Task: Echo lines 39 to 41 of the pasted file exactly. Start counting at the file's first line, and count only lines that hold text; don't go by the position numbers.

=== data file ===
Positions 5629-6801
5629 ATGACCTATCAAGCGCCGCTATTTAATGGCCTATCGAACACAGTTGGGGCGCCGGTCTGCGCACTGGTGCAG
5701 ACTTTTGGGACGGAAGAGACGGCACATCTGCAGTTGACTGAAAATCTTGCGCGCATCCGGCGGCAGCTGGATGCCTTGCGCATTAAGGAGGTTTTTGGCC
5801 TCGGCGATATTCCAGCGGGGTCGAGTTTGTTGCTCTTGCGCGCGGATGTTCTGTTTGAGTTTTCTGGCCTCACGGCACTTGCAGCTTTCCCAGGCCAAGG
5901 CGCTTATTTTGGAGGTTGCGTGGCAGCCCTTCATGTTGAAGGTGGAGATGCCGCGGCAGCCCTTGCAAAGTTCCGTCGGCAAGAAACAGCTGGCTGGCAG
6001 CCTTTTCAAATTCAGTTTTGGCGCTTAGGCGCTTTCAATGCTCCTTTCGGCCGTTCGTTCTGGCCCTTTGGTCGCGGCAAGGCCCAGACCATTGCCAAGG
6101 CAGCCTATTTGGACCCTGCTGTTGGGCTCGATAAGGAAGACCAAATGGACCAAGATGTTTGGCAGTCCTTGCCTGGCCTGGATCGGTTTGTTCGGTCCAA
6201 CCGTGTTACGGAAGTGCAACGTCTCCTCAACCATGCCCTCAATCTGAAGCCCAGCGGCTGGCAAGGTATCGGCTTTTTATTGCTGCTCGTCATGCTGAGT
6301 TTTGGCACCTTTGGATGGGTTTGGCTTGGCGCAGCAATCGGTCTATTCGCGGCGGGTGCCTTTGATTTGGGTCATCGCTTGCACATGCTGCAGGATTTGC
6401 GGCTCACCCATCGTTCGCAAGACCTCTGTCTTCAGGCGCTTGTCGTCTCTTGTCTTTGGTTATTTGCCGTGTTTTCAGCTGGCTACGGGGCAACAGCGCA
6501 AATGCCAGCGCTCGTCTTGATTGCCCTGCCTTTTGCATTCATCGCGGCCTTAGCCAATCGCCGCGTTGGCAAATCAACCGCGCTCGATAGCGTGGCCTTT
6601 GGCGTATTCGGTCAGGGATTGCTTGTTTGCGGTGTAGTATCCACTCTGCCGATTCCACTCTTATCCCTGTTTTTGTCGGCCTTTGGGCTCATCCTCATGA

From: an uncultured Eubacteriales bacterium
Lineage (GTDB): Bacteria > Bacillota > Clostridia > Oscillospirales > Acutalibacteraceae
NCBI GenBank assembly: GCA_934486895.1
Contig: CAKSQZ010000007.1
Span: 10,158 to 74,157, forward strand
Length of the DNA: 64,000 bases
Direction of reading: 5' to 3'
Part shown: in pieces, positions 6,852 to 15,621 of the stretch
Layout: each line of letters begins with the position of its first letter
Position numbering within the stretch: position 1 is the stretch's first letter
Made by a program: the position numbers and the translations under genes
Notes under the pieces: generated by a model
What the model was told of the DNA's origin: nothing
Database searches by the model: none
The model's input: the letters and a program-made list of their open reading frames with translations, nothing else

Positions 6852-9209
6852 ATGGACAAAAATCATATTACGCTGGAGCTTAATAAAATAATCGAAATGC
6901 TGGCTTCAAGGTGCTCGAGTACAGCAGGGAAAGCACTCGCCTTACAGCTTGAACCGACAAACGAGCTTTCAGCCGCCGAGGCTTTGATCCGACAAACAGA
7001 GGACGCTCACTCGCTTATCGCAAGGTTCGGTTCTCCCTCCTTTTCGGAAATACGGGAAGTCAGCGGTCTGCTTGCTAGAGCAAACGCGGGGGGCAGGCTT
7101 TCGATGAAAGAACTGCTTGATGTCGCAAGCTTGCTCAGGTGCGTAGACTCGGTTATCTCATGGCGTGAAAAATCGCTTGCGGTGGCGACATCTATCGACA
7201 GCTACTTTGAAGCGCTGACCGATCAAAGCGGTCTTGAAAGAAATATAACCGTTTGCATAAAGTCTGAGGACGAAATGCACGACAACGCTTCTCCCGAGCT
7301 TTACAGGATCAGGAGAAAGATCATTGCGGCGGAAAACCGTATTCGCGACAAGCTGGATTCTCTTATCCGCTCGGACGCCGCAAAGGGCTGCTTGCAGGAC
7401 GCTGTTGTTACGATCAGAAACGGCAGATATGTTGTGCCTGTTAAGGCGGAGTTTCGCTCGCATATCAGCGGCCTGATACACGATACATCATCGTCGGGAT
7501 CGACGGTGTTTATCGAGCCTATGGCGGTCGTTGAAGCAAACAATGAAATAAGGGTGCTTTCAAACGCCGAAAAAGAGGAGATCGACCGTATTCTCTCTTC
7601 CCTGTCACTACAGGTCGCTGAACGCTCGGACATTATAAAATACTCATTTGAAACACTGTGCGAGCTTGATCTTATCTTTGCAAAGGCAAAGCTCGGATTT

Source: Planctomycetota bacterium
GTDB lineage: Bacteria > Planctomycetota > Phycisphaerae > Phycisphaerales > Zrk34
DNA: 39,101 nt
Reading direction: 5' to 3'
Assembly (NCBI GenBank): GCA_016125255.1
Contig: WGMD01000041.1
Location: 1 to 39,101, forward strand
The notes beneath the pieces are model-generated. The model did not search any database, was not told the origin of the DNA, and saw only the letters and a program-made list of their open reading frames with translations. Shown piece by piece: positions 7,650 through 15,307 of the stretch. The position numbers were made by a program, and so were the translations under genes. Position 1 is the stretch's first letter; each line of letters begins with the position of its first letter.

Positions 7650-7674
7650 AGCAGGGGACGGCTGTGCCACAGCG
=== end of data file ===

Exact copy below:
GTDB lineage: Bacteria > Planctomycetota > Phycisphaerae > Phycisphaerales > Zrk34
DNA: 39,101 nt
Reading direction: 5' to 3'